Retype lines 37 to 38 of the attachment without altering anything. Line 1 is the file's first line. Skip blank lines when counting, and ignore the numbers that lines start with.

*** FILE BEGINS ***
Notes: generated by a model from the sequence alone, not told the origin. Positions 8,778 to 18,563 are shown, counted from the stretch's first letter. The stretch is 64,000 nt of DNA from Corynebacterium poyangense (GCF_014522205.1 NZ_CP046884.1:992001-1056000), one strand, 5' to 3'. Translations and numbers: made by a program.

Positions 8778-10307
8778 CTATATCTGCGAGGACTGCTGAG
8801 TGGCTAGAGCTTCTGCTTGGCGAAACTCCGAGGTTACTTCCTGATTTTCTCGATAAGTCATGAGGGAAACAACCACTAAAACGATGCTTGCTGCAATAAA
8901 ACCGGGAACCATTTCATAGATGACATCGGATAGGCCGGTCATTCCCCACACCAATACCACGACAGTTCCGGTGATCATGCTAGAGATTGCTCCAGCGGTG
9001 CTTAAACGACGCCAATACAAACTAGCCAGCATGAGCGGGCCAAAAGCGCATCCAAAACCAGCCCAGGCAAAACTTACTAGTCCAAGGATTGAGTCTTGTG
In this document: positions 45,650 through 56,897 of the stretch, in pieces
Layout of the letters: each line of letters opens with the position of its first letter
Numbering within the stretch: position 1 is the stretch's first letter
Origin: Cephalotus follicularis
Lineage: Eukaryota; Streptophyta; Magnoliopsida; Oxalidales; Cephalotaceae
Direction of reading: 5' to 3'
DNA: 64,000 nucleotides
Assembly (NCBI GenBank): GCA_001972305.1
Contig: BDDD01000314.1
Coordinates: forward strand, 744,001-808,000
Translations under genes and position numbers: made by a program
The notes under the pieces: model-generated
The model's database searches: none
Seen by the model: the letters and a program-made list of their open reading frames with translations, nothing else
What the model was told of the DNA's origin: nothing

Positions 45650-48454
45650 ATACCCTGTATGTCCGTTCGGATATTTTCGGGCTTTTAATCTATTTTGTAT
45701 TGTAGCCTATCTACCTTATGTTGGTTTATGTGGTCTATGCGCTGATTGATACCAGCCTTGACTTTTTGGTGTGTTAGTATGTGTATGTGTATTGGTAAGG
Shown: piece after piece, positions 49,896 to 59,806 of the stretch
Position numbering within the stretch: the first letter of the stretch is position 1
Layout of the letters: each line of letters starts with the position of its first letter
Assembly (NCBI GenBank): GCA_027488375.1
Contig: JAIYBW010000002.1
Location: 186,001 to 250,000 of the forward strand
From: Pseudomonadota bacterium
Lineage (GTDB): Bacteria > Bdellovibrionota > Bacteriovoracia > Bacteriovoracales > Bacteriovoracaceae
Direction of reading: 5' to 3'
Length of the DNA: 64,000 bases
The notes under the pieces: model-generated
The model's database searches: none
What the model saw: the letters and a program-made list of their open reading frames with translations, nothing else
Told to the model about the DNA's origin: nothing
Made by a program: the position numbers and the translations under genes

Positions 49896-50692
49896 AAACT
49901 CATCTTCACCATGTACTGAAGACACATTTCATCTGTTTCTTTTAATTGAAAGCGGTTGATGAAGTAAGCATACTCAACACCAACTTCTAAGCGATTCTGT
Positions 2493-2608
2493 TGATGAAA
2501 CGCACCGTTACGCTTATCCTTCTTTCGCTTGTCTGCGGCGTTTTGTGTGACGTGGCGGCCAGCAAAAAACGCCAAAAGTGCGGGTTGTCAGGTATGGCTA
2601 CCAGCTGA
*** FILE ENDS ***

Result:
What the model saw: the letters and a program-made list of their open reading frames with translations, nothing else
Told to the model about the DNA's origin: nothing